What Is the Reliability of a New Classification for Bone... : Clinical Orthopaedics and Related Research®

Last updated: 02-28-2020

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What Is the Reliability of a New Classification for Bone... : Clinical Orthopaedics and Related Research®

Accurate quantification of bone loss facilitates preoperative planning and standardization for research purposes in patients who undergo revision TKA. The most commonly used classification to rate bone defects in this setting, the Anderson Orthopaedic Research Institute classification, does not quantify diaphyseal bone loss and reliability has not been well studied.

We developed a new classification scheme to rate bone defects in patients undergoing revision TKA and tested (1) the intraobserver and interobserver reliability of this classification for revision TKA based on preoperative radiographs, and (2) whether additional CT images might improve interobserver reliability.

This was a preregistered observational study. Interobserver reliability was analyzed using preoperative radiographs of 61 patients who underwent (repeat) revision TKA, and their bone defects were rated by five experienced orthopaedic surgeons. For intraobserver reliability, ratings were repeated at least 2 weeks after the first rating (Timepoints 1 and 2). Directly after the radiographic assessments of Timepoint 2, the observers were provided with CT images of each patient and asked to rate the bone defects for a third time (Timepoint 3), to assess the additional value of CT. Intraobserver and interobserver reliability were tested using Gwet’s agreement coefficient 2, which is a measure of agreement between observers in categorical data. Substantial agreement was defined as coefficients between 0.61 to 0.8 and almost perfect agreement as > 0.8.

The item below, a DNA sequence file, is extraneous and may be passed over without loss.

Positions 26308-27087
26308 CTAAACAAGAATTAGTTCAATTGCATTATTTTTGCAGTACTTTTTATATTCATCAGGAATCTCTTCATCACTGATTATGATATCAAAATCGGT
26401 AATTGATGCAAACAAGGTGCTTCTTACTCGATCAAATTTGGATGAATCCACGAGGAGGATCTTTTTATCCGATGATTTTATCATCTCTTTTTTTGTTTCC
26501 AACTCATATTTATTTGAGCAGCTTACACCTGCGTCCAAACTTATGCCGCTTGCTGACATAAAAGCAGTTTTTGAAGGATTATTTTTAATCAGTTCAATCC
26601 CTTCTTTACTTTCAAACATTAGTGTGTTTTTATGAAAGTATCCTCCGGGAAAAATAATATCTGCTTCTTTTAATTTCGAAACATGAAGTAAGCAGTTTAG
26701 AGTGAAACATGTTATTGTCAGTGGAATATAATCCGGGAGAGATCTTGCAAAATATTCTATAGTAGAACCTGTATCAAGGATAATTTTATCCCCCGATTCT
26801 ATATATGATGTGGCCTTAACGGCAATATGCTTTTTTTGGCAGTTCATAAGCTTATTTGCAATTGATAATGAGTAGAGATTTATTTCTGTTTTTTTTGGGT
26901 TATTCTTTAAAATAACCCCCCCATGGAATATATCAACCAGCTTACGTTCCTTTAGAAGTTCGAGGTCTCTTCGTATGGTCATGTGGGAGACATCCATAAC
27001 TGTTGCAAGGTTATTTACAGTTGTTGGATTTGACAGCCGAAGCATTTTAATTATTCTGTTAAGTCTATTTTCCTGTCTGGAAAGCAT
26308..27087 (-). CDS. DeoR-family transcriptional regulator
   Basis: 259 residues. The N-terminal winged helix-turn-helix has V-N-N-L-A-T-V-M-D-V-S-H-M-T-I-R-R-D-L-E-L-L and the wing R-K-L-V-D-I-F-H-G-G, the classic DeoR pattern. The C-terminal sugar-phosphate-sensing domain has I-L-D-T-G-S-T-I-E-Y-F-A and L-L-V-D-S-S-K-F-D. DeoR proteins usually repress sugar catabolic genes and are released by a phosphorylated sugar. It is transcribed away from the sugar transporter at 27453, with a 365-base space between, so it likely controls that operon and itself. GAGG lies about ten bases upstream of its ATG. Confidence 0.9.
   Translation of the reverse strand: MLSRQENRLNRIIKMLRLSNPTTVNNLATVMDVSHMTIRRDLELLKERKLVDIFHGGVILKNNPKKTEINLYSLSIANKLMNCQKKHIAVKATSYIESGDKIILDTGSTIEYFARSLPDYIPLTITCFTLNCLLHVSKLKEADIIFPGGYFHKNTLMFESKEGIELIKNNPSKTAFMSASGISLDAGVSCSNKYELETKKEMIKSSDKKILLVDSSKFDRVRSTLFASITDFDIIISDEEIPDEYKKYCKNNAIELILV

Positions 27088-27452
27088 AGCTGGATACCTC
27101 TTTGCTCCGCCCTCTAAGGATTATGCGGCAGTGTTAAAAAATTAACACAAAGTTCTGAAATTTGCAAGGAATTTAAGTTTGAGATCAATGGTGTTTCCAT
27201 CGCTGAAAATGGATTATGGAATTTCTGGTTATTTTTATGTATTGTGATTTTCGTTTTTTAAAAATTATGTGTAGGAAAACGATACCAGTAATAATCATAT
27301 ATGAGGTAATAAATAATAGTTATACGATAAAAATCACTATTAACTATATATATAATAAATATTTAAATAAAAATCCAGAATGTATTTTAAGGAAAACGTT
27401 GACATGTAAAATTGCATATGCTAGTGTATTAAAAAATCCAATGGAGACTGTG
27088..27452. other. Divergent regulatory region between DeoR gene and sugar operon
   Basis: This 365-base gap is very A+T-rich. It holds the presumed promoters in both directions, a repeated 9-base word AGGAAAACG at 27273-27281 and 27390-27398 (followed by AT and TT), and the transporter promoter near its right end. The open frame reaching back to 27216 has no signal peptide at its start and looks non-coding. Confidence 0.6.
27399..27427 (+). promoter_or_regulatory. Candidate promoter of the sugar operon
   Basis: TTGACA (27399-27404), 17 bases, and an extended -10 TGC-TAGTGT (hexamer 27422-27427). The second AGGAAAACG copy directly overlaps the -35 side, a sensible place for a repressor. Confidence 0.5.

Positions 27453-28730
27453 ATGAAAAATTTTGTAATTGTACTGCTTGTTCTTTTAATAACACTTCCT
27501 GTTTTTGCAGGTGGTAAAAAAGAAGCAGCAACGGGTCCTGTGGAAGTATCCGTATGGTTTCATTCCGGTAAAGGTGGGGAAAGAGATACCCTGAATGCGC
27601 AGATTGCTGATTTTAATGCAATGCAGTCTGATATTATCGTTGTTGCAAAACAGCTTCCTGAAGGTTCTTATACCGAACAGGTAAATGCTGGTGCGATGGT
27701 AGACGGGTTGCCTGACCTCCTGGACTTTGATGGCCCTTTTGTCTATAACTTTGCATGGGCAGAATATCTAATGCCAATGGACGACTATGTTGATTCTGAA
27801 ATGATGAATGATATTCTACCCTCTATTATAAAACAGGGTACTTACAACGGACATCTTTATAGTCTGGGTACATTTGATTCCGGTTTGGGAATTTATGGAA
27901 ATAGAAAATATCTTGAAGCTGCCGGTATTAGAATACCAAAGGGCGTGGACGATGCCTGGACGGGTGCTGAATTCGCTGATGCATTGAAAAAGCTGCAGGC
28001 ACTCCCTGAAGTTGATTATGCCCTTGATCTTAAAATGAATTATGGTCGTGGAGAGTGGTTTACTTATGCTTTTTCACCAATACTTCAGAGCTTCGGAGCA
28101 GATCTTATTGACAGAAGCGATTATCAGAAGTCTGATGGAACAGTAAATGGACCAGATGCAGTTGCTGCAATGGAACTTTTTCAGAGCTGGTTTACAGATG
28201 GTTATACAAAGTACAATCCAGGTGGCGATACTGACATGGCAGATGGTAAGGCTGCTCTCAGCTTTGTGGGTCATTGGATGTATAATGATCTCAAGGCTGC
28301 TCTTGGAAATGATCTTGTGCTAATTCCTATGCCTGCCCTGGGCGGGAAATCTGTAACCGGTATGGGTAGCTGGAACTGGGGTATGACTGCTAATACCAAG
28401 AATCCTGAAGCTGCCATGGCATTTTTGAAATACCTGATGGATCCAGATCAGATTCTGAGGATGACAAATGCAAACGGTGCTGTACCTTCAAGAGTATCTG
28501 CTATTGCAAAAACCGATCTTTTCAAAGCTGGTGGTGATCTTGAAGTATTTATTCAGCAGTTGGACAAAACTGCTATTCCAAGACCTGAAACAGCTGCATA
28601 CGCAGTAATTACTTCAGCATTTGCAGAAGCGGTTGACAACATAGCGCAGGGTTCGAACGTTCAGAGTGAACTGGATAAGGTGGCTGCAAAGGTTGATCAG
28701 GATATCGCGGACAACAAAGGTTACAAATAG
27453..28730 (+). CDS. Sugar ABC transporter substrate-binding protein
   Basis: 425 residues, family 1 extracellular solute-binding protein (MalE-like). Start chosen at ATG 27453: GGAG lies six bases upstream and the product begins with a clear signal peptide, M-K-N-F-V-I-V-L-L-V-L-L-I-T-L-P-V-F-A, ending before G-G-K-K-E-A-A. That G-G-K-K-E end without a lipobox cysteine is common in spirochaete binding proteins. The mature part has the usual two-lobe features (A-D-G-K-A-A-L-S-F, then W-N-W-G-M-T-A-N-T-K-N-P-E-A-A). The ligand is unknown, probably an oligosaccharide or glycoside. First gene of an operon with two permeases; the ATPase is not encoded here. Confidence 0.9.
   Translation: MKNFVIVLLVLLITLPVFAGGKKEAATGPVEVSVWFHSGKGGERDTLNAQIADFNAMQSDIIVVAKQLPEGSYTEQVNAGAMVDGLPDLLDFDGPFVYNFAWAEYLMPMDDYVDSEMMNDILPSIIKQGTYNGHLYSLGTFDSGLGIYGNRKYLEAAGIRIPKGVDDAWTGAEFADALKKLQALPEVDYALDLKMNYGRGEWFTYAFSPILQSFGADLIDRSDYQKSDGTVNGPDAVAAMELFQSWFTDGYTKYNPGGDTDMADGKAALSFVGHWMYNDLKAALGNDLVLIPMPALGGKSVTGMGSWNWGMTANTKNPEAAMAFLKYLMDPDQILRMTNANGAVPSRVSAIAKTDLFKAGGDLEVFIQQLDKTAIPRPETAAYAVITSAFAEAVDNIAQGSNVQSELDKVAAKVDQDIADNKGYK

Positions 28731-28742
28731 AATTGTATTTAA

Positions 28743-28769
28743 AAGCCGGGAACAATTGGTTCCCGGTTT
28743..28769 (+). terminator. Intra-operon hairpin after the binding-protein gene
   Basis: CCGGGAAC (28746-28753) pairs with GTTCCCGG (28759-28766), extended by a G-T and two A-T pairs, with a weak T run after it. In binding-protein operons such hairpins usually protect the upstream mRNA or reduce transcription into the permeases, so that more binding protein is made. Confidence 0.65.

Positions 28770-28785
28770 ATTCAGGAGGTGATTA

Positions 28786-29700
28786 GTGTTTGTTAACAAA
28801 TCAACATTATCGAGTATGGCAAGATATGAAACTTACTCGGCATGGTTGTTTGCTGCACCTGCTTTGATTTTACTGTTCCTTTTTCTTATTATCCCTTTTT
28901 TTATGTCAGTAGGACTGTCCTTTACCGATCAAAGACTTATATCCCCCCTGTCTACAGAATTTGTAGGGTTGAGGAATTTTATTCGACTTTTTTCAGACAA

The intraobserver reliability varied between 0.55 (95% CI 0.40 to 0.71) and 0.87 (95% CI 0.78 to 0.96) in the epiphysis, between 0.69 (95% CI 0.58 to 0.80) and 0.98 (95% CI 0.95 to 1) in the metaphysis, and between 0.95 (95% CI 0.90 to 0.99) and 0.99 (95% CI 0.98 to 1) in the diaphysis. The interobserver reliability varied between 0.48 (95% CI 0.39 to 0.57) and 0.49 (95% CI 0.42 to 0.56) in the epiphysis and between 0.81 (95% CI 0.75 to 0.87) and 0.88 (95% CI 0.83 to 0.93) in the metaphysis, and was 0.96 (95% CI 0.93 to 0.99) in the diaphysis at Timepoint 1. The interobserver reliability at Timepoint 2 was similar to that of Timepoint 1. The addition of CT images did not improve reliability (Timepoint 3).

The bone defect classification was less reliable in the epiphyseal area compared with the metaphysis and diaphysis. This finding may be explained by prosthetic components obscuring this region or the more severe bone defects in this region. The addition of CT scans did not improve reliability. Further testing of reliability with observers from other institutions is necessary, as well as validity testing, by testing the classification in relation to intraoperative findings.


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